Google did struggle with the two versions for about two updates before it was completely straightened out. For me, the PR consolidated too - which was the benefit I was after.
Here is that thread:
The interesting thing about that thread was that g1smd posted in the thread. I have a lot of respect for g1smd and read his? posts carefully. I was surprised to see him posting later on about the 301 - he could have solved his problem back in October...
| 12:28 am on Jun 29, 2005 (gmt 0)|
The site that I fixed was that of a friend, and it was fixed by adding the redirect the very same day that I first discovered that there was a problem with the site.
Yes, I am aware of the redirects and have already recommended them for a very long time, but I haven't yet personally gotten around to every webmaster to suggest they use it too. :-)
| 12:39 am on Jun 29, 2005 (gmt 0)|
<<301..... Honestly, I thought that was webmaster 101>>
It is now!
| 2:57 am on Jun 29, 2005 (gmt 0)|
I also have some stubborn non-www pages that won't go away.
I wonder if Google Sitemaps could be used to force G to crawl the remaining pages?
So submit a site map of the non-www pages (or whatever you want to get rid of), forcing Google to crawl them, see the 301, and close out that version of the site?
Anyone want to give it a shot?
| 11:16 am on Jun 29, 2005 (gmt 0)|
Thanks for all the comments people. I suppose I should leave well enough alone,
and just be grateful that I don't have a much bigger mess.
The 2 or 3 pages in question aren't that important. -Larry
| 6:31 pm on Jul 3, 2005 (gmt 0)|
OK. Another development.
One of the two remaining URL-only listings for www pages has today dropped out of a site: search. The page that that URL pointed to has not existed for several years.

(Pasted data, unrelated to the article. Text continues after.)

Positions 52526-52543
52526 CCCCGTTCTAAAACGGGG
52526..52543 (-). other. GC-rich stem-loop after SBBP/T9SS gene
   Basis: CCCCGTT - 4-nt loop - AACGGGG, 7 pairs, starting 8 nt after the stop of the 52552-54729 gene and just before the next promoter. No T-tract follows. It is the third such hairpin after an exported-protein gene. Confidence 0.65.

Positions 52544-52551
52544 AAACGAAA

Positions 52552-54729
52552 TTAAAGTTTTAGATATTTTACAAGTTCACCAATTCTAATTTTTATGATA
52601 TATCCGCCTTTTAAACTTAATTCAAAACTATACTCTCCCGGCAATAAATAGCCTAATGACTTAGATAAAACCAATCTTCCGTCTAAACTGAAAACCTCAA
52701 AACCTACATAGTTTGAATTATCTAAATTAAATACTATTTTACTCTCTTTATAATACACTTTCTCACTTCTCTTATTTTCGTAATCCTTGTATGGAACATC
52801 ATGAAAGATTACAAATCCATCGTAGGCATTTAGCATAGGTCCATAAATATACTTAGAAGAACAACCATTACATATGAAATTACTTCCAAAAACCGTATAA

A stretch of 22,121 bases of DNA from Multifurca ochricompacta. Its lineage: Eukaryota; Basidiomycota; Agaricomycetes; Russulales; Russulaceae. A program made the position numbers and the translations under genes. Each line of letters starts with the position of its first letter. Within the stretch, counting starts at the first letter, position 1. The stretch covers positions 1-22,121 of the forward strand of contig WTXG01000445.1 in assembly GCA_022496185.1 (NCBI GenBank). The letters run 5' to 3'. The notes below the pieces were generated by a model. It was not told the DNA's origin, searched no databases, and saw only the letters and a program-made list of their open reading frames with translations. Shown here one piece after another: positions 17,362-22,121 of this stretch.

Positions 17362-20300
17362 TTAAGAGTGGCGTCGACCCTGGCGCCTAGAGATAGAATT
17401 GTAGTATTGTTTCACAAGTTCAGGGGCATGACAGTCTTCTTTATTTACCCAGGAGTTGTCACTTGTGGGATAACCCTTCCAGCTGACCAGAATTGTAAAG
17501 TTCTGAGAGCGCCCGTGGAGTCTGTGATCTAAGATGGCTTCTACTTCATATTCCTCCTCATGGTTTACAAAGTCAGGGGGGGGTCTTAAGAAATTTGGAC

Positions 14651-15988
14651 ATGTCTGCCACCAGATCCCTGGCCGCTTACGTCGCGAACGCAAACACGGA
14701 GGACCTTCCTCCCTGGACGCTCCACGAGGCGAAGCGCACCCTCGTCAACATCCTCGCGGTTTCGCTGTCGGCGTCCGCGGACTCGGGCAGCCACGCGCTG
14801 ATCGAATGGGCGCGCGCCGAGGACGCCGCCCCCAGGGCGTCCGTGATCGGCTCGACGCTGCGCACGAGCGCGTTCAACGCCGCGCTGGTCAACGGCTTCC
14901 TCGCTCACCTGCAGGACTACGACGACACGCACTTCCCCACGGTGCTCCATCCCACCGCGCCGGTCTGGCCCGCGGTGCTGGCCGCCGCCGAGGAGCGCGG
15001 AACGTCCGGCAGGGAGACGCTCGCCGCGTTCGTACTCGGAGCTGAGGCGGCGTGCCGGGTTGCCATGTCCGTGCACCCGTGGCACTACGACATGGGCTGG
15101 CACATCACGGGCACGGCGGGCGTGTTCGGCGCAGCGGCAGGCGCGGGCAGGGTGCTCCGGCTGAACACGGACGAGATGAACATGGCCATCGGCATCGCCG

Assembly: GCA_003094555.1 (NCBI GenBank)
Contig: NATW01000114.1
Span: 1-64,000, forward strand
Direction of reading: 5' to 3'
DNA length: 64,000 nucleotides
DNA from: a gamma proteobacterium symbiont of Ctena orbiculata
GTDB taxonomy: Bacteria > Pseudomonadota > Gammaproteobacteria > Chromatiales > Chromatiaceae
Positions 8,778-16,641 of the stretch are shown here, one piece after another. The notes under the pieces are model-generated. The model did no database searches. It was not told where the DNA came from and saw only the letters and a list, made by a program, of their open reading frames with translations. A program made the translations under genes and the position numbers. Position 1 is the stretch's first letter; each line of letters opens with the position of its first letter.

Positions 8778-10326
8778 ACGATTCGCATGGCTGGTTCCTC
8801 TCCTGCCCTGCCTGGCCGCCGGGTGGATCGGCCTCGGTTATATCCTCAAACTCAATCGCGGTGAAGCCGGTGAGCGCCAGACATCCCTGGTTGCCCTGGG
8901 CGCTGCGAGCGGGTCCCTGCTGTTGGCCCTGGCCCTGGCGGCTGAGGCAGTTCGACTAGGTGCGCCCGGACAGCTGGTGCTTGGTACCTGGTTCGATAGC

The other rogue www listing still remains. The 118 non-www pages are still listed, all of them with full title and description. The 301 redirect (from www to non-www) has been in place since mid-March.
Here is the odd bit.
Today, 223 of the 224 /cgi-bin pages that exist have all suddenly reappeared in a site: search. They are all shown as URL-only listings. These pages have been disallowed in the robots.txt file since mid-March. The URL of that robots.txt file was submitted to the Google URL Console in late March too (and at that time, all of the /cgi-bin pages dropped out of the index within a few days), and have stayed out until today.
| 6:50 pm on Jul 3, 2005 (gmt 0)|
g1smd, man you is busted, hiding those pages first as fully indexed duplicate content, then invisible, now url only but visible and ciml wonders why folks worry about Google cache entries being in the index.
They found them and put them all back as a special holiday gift just for you ;).
| 7:12 pm on Jul 3, 2005 (gmt 0)|
The /cgi-bin pages were all added to the robots.txt file as it was not necessary for Google to index them at all.
Half of them need a password to get in. Without it you get a 401 error. It seemed pointless to have them in the index as URL-only entries.